MARITIME NEWS &
Views: 8 Author: Site Editor Publish Time: 2022-06-20 Origin: Site
U.S. local time on June 16, U.S. President Joe Biden officially signed the Ocean Shipping Reform Act of 2022, which means that the bill has become law, marking the first major reform of U.S. container trade regulations in 24 years.
The bill aims to ease current bottlenecks in the U.S. maritime supply chain, while meeting the import and export needs of the country's businesses and reducing the cost of shipping exported goods.
Biden said the new law is one of the U.S. government's initiatives to curb inflation. According to the New York Post, the U.S. inflation rate reached 8.6 percent in May, a 40-year high, and the U.S. is facing the worst inflation in the last 40 years.
On June 13, the U.S. House of Representatives passed the Maritime Transportation Reform Act by a vote of 369 to 42.
It is understood that the Maritime Transportation Reform Act adds the following new provisions for carriers and terminal operators, specifically:
- Shifting the burden of proof regarding the reasonableness of D&D from shippers to liner companies.
- Prohibiting liner companies from unreasonably reducing U.S. export capacity and slots, as determined by the Federal Maritime Commission (FMC) in the new regulations.
- Requiring liner companies to report to the FMC, on a quarterly basis, the total tonnage and TEUs imported and exported by each vessel calling at U.S. ports.
- Prohibits "retaliation" against shippers or the threat of refusal to accept cargo.
The signing of the Ocean Shipping Reform Act of 2022 also means that liner companies will face stricter regulations in the United States.
The bill expands the FMC's investigative powers to address "unfair business practices" by carriers and terminal operators, a move supported by a large number of U.S. trade associations, including the National Industrial Transportation League, the American Agricultural Transportation League, the American Association of Port Authorities, the National Retail Federation, the American Cargo Association and the Port Cargo Associations.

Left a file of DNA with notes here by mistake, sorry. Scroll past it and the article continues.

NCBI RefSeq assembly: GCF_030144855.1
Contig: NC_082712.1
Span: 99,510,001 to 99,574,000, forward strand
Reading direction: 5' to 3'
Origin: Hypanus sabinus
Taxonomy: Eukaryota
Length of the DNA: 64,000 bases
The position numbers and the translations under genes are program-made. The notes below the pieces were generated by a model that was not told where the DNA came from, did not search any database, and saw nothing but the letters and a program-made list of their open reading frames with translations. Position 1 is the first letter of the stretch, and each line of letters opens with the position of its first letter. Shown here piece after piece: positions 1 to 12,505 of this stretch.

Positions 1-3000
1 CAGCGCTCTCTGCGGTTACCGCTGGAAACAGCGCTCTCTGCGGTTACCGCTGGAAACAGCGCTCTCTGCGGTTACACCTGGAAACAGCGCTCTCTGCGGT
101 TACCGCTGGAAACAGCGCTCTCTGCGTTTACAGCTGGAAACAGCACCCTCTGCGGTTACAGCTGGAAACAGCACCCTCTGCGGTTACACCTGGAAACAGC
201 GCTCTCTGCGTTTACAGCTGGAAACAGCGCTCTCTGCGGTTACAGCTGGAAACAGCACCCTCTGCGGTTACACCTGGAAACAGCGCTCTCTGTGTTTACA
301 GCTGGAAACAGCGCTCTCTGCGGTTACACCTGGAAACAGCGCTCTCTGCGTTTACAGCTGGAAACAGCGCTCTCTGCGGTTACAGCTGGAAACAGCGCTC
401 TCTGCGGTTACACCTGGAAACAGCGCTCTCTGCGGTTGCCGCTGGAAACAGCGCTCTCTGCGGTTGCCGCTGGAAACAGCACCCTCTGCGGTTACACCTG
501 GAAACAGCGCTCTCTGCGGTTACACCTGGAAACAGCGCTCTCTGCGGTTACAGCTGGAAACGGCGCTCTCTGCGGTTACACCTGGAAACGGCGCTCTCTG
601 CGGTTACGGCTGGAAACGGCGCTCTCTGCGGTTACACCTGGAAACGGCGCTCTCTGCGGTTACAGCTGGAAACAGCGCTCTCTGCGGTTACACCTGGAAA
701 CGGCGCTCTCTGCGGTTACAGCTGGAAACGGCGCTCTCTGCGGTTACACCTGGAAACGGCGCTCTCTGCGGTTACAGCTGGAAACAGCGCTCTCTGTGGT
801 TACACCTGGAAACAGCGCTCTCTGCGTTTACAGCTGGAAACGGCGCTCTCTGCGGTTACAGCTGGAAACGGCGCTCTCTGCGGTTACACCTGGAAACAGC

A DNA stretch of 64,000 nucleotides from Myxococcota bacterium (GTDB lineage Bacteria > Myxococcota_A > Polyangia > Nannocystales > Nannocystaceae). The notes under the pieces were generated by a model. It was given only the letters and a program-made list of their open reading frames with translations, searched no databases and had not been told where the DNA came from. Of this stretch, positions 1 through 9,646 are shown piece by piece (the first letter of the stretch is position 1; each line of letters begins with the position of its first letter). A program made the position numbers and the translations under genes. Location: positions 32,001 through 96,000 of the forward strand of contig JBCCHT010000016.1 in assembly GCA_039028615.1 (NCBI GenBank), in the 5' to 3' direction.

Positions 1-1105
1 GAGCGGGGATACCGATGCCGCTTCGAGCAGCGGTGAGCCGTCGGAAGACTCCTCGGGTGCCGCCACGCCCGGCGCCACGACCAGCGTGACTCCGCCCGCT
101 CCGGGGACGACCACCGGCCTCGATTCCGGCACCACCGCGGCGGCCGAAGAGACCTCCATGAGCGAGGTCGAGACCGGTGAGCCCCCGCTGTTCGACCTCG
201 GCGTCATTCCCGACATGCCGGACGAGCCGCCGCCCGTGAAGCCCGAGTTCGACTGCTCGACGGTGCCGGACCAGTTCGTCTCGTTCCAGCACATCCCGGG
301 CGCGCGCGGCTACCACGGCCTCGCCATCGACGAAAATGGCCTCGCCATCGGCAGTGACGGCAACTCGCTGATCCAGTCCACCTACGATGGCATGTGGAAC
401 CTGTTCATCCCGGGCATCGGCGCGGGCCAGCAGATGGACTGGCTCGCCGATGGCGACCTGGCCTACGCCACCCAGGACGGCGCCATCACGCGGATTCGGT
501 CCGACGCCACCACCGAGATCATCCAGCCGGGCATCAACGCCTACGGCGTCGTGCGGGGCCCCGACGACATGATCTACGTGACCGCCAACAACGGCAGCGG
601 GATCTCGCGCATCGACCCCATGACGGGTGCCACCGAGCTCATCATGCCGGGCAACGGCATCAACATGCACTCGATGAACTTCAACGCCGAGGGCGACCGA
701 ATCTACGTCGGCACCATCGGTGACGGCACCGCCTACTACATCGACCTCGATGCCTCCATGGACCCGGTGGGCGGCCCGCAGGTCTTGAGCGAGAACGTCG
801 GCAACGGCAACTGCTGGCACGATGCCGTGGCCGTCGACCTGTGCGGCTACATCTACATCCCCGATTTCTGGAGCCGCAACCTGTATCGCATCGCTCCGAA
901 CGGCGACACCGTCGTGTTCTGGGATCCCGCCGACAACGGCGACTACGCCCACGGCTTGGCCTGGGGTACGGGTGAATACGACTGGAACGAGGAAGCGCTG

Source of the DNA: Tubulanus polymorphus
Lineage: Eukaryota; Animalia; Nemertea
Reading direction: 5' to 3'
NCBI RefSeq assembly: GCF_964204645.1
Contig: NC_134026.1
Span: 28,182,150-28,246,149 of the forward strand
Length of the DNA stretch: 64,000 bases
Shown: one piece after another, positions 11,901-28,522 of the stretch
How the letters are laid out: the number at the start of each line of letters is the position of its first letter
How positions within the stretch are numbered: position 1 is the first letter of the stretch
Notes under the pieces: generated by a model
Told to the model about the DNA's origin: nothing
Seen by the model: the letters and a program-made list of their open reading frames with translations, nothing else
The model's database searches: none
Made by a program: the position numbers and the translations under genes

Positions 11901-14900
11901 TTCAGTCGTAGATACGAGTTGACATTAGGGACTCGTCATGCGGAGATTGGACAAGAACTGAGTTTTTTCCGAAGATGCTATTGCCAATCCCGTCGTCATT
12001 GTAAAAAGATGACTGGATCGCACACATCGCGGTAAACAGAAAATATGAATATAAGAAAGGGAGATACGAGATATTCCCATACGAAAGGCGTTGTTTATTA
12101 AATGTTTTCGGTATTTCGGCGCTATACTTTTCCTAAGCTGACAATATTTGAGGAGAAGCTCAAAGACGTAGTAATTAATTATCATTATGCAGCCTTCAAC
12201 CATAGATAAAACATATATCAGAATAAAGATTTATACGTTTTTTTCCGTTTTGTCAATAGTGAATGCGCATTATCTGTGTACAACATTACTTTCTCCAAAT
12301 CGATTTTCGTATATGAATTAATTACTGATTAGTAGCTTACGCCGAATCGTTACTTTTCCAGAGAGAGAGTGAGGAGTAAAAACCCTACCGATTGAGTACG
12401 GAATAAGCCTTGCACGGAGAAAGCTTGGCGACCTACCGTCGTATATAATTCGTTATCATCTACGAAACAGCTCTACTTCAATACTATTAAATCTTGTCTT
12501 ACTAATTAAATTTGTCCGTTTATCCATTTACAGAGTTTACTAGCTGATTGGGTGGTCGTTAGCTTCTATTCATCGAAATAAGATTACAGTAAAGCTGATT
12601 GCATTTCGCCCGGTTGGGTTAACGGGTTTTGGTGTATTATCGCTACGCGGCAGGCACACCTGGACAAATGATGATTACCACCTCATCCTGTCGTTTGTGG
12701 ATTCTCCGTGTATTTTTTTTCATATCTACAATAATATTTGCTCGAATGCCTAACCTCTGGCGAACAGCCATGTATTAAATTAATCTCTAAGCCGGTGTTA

Since the outbreak of Newcastle pneumonia, U.S. exporters have been generally dissatisfied with carriers, arguing that carriers prefer to ship empty containers from the U.S. back to Asia as soon as possible because of higher freight rates on routes from Asia to the U.S., which infringes on the interests of U.S. exporters.
Some U.S. agricultural exporters have previously complained that they missed out on billions of dollars in revenue in 2021 because a container was hard to come by.
FMC Chairman Daniel Maffei said, "The changes brought about by the new legislation will benefit U.S. shippers, and we will quickly take the necessary steps to bring the benefits of this legislation to shippers, starting with the development of rules for export shipments."
With this legislation, the U.S. hopes to ensure that liner companies will no longer ship empty containers directly back to Asia, but will instead give priority to transporting U.S. export commodities.
Although the U.S. believes that this reform is intended to create a more level playing field for both U.S. importers and exporters and carriers, both in a competitive environment, the World Shipping Council (WSC) has previously said that this reform by the U.S. government will tilt the market in favor of U.S. shippers, and that if the U.S. government is to step in, it must ensure that all parties enjoy a fair share of rights.
At the same time, WSC took issue with Biden's recent comments - blaming U.S. inflation, high consumer costs and supply chain tensions on a lack of competition among liner companies. "We are alarmed by the U.S. government's continued mischaracterization of the container shipping industry."
WSC believes that carriers should not be solely responsible for the supply chain bottlenecks currently facing the United States.
Just recently, the FMC released the final report of its investigation into the impact of the New Crown Pneumonia outbreak on the U.S. supply chain. Among them, the issue of "monopolization of the market by liner companies and arbitrary charges" is the focus of attention.
The investigation report mentioned that although high freight rates helped liner companies win record results, the investigation found that the unusually strong consumer demand in the United States and the supply chain congestion caused by the epidemic were the reasons for the soaring freight rates, and not due to the lack of competition in the container shipping market.